The Georgette, under the command of Captain Godfrey was bound for Adelaide with a cargo of jarrah and 50 passengers and crew. She had departed Fremantle on the 29th November 1876 and after brief stops at Bunbury and Busselton she rounded Cape Naturaliste on her way to the next stop at Albany.
Just after midnight on the 1st December a leak developed, possibly due to damage caused by the jarrah being loaded. The Georgette's pumps wouldn't start and by four in the morning most of the passengers were assisting with the bailing out. Two hours later with the swell rising and the boiler room flooded the lifeboats were swung out. The first with 20 passengers aboard was smashed by a wave sending everyone into the water. The second lifeboat scooped them from the water but two women and five children had already drowned.
The Georgette was beginning to drift into the surf as the swell pushed her closer to the shore and it was then that the stricken vessel was spotted by 30 year old aboriginal stockman Sam Yebble Isaacs. Sam was quick to act and rode to the homestead of his employer Alfred Bussell for help. As the men were away at the time 16 year old Grace Bussell returned to the site with Sam to see what they could do.
By the time they had returned the Georgette's remaining passengers had been loaded into the third lifeboat, which was quickly capsized by the rolling surf. Sam and Grace boldly rode their horses into the pounding surf and out to the capsized lifeboats. Urging passengers to cling to their horses and clothes they carried them into shore. Several trips were made into the surf by Sam and Grace and an exhausting four hours later the passengers and crew were all safely on land at what is now known as Redgate Beach. Out of the 50 passengers and crew only 12 people lost their lives, due to the efforts of this unusual rescue.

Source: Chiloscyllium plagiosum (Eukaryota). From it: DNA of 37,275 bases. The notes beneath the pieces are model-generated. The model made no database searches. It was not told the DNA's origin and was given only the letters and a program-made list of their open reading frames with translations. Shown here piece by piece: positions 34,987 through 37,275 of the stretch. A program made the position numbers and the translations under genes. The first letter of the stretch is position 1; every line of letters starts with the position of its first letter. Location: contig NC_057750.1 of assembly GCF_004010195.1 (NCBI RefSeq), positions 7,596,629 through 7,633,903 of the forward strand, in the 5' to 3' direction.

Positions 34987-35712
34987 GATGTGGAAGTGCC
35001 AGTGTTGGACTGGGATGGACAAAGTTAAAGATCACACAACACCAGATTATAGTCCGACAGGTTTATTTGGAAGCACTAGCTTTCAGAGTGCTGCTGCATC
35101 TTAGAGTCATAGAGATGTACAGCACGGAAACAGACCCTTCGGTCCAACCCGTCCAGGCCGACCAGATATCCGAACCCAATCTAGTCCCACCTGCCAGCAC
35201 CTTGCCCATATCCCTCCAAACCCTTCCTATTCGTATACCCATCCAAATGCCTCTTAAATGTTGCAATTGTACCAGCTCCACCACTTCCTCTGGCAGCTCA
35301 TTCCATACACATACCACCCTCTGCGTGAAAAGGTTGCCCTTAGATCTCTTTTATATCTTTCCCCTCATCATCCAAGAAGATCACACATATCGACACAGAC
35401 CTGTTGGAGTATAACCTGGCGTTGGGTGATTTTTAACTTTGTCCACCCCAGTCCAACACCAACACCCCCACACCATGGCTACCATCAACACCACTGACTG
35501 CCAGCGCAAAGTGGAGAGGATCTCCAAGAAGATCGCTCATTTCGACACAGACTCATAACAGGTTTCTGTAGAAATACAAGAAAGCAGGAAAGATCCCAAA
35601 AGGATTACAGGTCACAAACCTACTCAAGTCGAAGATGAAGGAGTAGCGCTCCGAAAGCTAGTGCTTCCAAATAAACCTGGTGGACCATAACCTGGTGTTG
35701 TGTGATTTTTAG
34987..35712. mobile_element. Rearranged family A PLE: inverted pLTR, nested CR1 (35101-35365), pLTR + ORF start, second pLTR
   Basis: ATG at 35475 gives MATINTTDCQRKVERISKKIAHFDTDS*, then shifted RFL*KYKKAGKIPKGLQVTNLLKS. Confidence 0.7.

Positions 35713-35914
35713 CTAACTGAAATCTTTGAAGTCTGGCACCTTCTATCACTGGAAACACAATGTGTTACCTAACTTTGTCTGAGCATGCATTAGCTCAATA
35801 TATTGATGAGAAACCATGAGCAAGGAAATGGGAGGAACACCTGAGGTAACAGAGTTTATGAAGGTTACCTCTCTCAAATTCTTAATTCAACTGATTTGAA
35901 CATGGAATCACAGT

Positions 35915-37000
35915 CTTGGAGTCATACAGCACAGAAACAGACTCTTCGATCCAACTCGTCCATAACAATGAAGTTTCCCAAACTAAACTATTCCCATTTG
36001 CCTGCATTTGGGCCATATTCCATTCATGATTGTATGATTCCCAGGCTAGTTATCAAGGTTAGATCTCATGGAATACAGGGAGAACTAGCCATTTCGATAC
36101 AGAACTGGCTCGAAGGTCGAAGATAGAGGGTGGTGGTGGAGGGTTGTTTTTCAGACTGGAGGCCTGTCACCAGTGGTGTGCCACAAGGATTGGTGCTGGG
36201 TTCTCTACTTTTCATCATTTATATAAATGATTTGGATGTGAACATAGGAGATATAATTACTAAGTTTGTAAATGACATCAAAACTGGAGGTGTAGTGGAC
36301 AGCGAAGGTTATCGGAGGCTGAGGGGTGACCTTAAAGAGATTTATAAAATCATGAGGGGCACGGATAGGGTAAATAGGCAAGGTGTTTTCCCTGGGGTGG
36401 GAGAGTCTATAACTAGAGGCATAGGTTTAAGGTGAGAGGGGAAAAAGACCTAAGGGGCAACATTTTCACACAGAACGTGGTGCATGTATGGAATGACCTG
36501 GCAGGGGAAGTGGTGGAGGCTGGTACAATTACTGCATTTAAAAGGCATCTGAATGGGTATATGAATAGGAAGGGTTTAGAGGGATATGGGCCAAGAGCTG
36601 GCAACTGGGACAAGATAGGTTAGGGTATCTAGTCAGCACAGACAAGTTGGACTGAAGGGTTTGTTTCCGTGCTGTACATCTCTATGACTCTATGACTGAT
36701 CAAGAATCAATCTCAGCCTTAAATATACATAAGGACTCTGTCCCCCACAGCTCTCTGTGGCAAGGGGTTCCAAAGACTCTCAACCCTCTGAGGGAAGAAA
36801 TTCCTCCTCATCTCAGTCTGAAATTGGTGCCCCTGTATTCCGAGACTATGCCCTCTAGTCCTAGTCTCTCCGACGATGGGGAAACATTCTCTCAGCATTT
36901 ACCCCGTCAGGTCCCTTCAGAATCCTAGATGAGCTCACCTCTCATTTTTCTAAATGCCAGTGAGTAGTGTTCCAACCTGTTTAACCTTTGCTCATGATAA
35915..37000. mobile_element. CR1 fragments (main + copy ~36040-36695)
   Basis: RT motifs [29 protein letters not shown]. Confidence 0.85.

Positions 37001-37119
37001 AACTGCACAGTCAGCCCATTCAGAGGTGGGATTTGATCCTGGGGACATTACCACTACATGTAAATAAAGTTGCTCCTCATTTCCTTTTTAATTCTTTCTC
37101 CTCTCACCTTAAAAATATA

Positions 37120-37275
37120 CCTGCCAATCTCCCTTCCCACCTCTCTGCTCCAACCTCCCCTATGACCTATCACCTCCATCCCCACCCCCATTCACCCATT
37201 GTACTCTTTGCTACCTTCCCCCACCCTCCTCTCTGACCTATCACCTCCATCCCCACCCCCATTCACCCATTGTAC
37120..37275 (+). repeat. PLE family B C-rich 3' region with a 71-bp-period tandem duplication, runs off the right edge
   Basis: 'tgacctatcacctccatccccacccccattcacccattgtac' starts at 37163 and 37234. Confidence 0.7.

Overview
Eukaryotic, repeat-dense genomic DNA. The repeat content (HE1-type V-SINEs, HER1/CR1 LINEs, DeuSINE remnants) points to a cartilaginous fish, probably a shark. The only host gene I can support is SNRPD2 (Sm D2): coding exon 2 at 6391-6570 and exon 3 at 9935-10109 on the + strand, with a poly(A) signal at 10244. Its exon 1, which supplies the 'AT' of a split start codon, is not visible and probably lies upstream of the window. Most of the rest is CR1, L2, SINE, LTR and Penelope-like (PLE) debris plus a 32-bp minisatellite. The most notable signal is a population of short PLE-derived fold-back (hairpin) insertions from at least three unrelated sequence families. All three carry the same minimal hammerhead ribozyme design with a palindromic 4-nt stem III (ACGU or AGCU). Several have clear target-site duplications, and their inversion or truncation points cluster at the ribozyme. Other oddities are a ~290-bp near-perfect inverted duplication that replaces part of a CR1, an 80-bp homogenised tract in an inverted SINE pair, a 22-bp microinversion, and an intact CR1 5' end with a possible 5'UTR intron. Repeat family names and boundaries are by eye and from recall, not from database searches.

Other settlers soon arrived and the passengers and crew were helped back to the Bussell's farm at Wallcliffe, on the Margaret River.
The daring of the rescue made world wide headlines and Grace was hailed as the 'Grace Darling of Australia'. In 1878 the Royal Humane Society awarded medals for their bravery and Grace received a silver medal and Sam a bronze. Clearly Sam was an equal hero on the day but the media focus was on the 16 year old girl from a prominent family. Sam's part in the rescue is now fully acknowledged and he didn't go unrewarded.
Awarded a Crown Grant of 100 acres of his selection, Sam chose land on the Margaret River close to Wallcliffe where he settled and raised a large family. Sam died in 1920 at the age of 75 after falling from a sulky and was laid to rest in the Busselton Cemetery. The large rock that sits off Redgate Beach is known as Isaacs Rock in honour of Sam.
Four years after the rescue Grace married Frederick Drake-Brockman, in St Mary's Church, Busselton. Frederick became surveyor general for Western Australia, and was responsible for marking out telegraph routes and roads in the North West, as well as the second line of the rabbit-proof fence from the Murchison to Eucla.
Grace passed away aged 75 in Guildford and her legend lives on in the name of coastal town 'Gracetown' and the wheatbelt town of 'Lake Grace'.
Captain Godfrey was held accountable for the wreck of the Georgette and while a court of inquiry found him not guilty, on five counts of negligence, his captain's certificate was revoked.